- Expansion of IDP: Documents are only part of an organization’s automation challenge. A document is part of a process, so RPA, BPM/process orchestration, process mining and conversational AI, are increasingly deployed alongside IDP in an end-to-end solution. In a melding of markets, IDP vendors will extend their ecosystem connectivity, allowing RPA and other tech to easily treat their IDP engine as an on-demand service. Meanwhile, vendors with roots elsewhere, such as Automation Anywhere in RPA, will continue to build their own IDP as part of a competitive strategy to provide a single intelligent automation platform.
IDP Widens Its Horizons
In parallel to these developments, the more visionary vendors are investing to win a bigger long-term prize. The spark igniting this growth is lit by a reinterpretation of what constitutes a “document”.
IDP traditionally processes documents of three types.
- Structured documents are fixed form documents, often in printed or fixed PDF formats, such as passport applications. The same data fields are in the same place on every form.
- Semi-structured documents always contain the same essential data but not always in the same place. An invoice will always have an invoice number, but it won’t be in the same place on every invoice.
- Unstructured documents contain information but not predictably or reliably. A letter of complaint will be a free-form text document with entirely unpredictable contents.
While IDP products have traditionally focused on these three types of documents, the aperture is widening and IDP now eyes an opportunity to process many types of unstructured data, of which a document is only one.
Think of unstructured data as information that is not already in a digital format that can be automatically processed. Currently IDP transforms documents such as paper invoices into digital formats that an AP or ERP system can automatically process. IDP’s continued high-speed growth will be boosted by its ability to process other type of unstructured data currently trapped in other non-document formats.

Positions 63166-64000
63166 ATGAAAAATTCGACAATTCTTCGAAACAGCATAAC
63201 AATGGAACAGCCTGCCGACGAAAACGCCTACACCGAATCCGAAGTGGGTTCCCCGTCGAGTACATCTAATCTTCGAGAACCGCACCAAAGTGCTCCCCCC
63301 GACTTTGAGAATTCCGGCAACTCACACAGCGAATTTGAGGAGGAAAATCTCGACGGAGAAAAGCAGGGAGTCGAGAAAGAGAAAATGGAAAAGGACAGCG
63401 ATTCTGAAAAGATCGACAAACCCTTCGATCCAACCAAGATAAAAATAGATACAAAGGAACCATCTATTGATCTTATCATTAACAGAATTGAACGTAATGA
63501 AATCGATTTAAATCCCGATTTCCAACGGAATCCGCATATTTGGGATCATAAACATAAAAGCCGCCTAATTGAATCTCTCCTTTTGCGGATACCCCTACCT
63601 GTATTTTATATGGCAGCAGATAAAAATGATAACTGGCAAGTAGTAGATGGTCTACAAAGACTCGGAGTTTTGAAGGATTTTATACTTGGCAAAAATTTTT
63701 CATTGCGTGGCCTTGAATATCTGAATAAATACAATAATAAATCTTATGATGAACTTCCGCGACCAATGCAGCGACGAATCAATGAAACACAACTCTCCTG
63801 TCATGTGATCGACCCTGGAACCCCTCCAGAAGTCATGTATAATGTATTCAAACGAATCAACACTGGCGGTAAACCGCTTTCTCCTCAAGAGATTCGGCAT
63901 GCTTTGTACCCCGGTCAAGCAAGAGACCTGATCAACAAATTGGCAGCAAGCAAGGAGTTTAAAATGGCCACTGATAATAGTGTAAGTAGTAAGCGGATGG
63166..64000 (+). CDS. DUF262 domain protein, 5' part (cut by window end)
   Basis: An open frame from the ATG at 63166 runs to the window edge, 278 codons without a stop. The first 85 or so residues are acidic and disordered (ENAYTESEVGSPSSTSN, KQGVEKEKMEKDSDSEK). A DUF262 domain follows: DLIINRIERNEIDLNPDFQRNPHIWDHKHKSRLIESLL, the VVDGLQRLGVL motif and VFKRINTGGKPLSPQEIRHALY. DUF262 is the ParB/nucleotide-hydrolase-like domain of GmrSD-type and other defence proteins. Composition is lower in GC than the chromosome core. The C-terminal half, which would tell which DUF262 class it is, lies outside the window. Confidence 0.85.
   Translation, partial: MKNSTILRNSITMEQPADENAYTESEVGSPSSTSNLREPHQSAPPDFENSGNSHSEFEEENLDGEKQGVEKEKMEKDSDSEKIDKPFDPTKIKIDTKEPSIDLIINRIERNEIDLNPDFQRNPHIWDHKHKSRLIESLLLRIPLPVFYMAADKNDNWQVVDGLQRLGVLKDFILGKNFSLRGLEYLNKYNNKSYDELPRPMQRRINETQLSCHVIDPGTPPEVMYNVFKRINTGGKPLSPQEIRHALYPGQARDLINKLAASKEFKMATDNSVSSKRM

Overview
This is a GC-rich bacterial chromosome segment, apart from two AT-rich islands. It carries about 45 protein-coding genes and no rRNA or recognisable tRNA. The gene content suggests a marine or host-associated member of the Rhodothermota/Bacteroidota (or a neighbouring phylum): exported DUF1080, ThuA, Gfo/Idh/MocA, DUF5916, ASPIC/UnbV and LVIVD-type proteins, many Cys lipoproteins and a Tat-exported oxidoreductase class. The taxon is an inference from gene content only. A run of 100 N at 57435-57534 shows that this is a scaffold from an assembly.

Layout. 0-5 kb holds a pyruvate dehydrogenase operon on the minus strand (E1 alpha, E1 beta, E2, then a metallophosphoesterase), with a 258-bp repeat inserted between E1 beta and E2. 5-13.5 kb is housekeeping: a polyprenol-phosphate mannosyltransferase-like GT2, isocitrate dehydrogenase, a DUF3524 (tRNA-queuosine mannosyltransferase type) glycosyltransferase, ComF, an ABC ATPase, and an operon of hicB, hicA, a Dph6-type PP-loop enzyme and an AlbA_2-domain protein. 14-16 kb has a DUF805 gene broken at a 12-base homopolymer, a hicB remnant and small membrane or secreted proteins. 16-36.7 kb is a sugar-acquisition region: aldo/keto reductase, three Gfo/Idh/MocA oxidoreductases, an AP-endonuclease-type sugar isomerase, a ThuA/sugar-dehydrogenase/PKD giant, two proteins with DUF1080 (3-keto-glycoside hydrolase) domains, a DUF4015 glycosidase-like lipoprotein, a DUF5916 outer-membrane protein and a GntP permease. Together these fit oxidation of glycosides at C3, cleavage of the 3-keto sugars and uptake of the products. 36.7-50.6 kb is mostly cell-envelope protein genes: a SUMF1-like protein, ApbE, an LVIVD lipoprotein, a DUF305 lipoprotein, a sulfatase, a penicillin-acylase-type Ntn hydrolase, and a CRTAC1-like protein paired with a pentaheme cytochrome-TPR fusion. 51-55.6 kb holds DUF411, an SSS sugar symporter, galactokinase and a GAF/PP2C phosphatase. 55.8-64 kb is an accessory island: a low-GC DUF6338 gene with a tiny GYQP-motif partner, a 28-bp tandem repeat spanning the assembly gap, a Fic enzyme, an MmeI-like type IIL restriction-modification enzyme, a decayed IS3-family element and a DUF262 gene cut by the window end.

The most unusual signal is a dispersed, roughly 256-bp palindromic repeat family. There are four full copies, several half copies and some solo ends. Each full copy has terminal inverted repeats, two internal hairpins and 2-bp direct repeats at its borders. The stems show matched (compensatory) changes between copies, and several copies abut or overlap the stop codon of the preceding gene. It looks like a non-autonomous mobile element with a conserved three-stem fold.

Innovators are building software that will read (or see) and understand unstructured data trapped in:
- Text streams (e.g. social media or web chat sessions)
- Static images (e.g. photographs or branch scans)
- Videos (e.g. social posts or CCTV film)
- Voice interactions (e.g. live talk or recorded messages)
The Technology Behind It All
Natural Language Processing (NLP) technology is already used to process unstructured documents, the third type of document in the focus of traditional IDP vendors. In a letter of complaint, NLP can automatically understand meaning from context, mimicking how a human reader or listener understands the complaint even though it’s not expressed in a highly structured way.
As NLP usage expands, it will be widely applied to social media or webchat text streams and to voice interactions that are converted to text stream formats. Specialist NLP software vendors are the new kids on the IDP block, well positioned to prosper as non-document-based text streams constitute a growing percentage of important but unstructured business data.
Computer Vision technology goes that extra step, escaping the confines of the written word and using visual inspection to understand content. Facial recognition is the most widely understood application to-date, to static and moving video images. The big tech vendors invested early in Computer Vision technology. Google Vision, Amazon Rekognition, and Microsoft Azure’s Computer Vision provide on-demand analysis of static and moving images, packaged in increasingly easy-to-use interfaces.
IDP’s Future Impacts
What impact will these innovations within IDP have on our day-to-day world?
A poster-child example, often discussed and now increasingly feasible, is the car crash insurance process that decides a claim in seconds, not days or weeks, by exploiting a new generation of IDP to quickly gather from multiple sources and analyse the documents, photos, videos, and chat associated with the event. As IDP evolves, it brings more automation to bear in this and other business processes where understanding and processing unstructured data is crucial.
The bottom line? Technological innovation is making it increasingly feasible for businesses to unlock the business value of unstructured data. Whether this opportunity is acted upon, depends on the ambition of individual businesses.